The Role of Schools in Preventing Childhood Obesity
July 1, 2013
A recent survey conducted by Field Research Corp. revealed an interesting public consensus about the role of schools in preventing childhood obesity. The study showed that Americans expect schools to lead on the issue, with 90 percent of respondents endorsing the local K-12 school’s important role in combating childhood obesity.
Moreover, the survey showed that 78% of Americans believe healthier food in schools will increase academic performance, while a similar percentage say that regular physical activity during the school day will boost achievement. These are encouraging indications of public awareness about the importance of a healthy school environment.
Childhood obesity has become a pressing concern in recent years. Today, nearly one in five American children ages 6-19 are obese, and one in three are overweight. According to the National Alliance for Nutrition and Activity, children consume a third to a half of their daily calories at school, and over 31 million children get their lunches through federally-assisted meal programs. It’s no wonder that Americans overwhelmingly believe that local K-12 schools have a role to play in meeting this challenge.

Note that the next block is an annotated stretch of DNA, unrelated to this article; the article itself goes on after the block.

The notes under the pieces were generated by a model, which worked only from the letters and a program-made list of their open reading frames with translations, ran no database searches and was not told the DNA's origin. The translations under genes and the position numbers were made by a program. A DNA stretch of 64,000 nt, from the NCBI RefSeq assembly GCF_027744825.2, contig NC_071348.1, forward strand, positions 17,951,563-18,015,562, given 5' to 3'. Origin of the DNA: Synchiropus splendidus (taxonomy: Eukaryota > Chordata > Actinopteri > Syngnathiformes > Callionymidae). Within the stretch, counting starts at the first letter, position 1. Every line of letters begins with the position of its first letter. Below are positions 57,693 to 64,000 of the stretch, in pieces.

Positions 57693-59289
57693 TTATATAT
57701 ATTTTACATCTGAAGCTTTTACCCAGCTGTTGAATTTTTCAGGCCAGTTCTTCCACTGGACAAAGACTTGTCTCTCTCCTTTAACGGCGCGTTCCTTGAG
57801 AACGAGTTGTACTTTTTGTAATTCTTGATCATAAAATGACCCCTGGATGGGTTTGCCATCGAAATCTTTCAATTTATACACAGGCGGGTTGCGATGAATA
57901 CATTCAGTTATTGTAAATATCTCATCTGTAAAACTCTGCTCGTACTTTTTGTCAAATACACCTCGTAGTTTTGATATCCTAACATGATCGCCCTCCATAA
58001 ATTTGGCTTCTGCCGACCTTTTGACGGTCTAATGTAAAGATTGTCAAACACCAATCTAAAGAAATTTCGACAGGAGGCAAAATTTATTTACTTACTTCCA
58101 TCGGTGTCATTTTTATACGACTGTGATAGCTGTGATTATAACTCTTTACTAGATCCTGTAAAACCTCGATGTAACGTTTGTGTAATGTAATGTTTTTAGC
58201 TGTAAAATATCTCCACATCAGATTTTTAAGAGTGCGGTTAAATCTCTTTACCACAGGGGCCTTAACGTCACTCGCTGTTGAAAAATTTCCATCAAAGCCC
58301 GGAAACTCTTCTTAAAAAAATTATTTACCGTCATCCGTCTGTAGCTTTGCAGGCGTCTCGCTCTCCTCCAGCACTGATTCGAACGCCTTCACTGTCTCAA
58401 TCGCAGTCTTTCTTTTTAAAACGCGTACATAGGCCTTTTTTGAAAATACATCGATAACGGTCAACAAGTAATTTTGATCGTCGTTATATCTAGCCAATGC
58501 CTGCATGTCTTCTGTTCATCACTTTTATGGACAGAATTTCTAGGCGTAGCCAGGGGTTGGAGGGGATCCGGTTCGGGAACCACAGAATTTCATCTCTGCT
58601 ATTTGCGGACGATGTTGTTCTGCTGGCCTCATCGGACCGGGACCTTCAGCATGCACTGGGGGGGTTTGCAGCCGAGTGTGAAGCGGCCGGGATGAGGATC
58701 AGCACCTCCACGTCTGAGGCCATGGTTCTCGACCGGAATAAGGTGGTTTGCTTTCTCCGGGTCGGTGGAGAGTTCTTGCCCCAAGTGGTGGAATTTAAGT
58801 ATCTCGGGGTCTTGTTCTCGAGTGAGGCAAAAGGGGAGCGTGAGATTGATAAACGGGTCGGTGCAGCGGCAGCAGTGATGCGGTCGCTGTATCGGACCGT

The public is showing a strong desire to take action and create healthier school environments to address the growing problem of childhood obesity. It is critical, then, that we help our schools meet this challenge. As part of our Green Schools Campaign, Earth Day Network encourages schools to go green in the curricula they teach, facilities they utilize, and food they serve, all in an effort to help create healthy and sustainable environments for our young people. To learn more about Earth Day Network’s work on healthy school foods, check out the National School Lunch Campaign.